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Neoliberalism, Austerity, and Crisis

Research output: Chapter in Book/Report/Conference proceedingChapter

Original languageEnglish
Title of host publicationThe Brazilian Economy Today
Subtitle of host publicationTowards a New Socio-Economic Model?
PublisherBFI Palgrave Macmillan
Pages29-42
Number of pages14
ISBN (Print)9781137549815, 9781349574247
DOIs
Publication statusPublished - 26 Jan 2016

King's Authors

Abstract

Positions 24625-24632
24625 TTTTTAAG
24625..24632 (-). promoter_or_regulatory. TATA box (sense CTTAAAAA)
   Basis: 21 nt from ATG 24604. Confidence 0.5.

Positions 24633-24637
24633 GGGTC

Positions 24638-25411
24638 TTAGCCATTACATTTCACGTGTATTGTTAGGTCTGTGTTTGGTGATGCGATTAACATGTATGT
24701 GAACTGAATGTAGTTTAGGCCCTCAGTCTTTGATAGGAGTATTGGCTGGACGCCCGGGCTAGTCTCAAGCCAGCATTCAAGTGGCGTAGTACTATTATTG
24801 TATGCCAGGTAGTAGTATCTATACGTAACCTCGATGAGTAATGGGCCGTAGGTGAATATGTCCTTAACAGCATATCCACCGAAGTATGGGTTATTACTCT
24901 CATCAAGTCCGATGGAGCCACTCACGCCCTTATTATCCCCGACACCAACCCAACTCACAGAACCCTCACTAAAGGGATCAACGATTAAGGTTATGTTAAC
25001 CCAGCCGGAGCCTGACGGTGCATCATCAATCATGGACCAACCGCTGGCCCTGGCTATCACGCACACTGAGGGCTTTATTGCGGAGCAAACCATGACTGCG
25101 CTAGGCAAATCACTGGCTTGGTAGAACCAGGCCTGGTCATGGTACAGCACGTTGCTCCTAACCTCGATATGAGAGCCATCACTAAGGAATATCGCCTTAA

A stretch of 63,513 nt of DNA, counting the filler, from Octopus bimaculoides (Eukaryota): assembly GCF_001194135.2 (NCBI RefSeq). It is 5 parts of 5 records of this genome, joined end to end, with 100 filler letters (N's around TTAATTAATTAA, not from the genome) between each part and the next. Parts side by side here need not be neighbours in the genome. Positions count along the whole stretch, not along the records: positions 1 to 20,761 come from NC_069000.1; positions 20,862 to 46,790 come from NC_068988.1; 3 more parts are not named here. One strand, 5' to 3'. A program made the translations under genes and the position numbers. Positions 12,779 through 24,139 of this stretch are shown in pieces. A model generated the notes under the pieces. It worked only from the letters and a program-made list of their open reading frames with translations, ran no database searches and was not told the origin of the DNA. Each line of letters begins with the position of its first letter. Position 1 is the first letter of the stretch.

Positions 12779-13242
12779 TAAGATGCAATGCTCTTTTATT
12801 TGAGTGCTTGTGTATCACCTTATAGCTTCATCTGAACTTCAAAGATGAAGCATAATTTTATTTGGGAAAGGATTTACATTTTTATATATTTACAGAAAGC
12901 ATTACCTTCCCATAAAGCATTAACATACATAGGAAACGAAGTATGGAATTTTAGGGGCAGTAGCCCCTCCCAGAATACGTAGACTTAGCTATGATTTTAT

It is striking that the global economic and financial crisis that broke out in 2007–2008 has been described as the beginning of a “depression.”1 This is partly because the “recoveries” from the 2008–2009 slump in both the United States and the European Union fit the technical definition of a depression — that is, a long period of suboptimal growth. But, talking about a depression also acknowledges that we are confronted, not with a normal downswing in the business cycle, but with a profound, rare, systemic crisis. It also encourages us to compare the present crisis with the Great Depression of the 1930s. Just as in the 1930s, the weak recovery has encouraged commentators, led by Lawrence Summers, a former US Treasury Secretary and former economic adviser to President Barack Obama, to speculate that a chronic shortage of effective demand is dooming the advanced economies to “secular stagnation.”2

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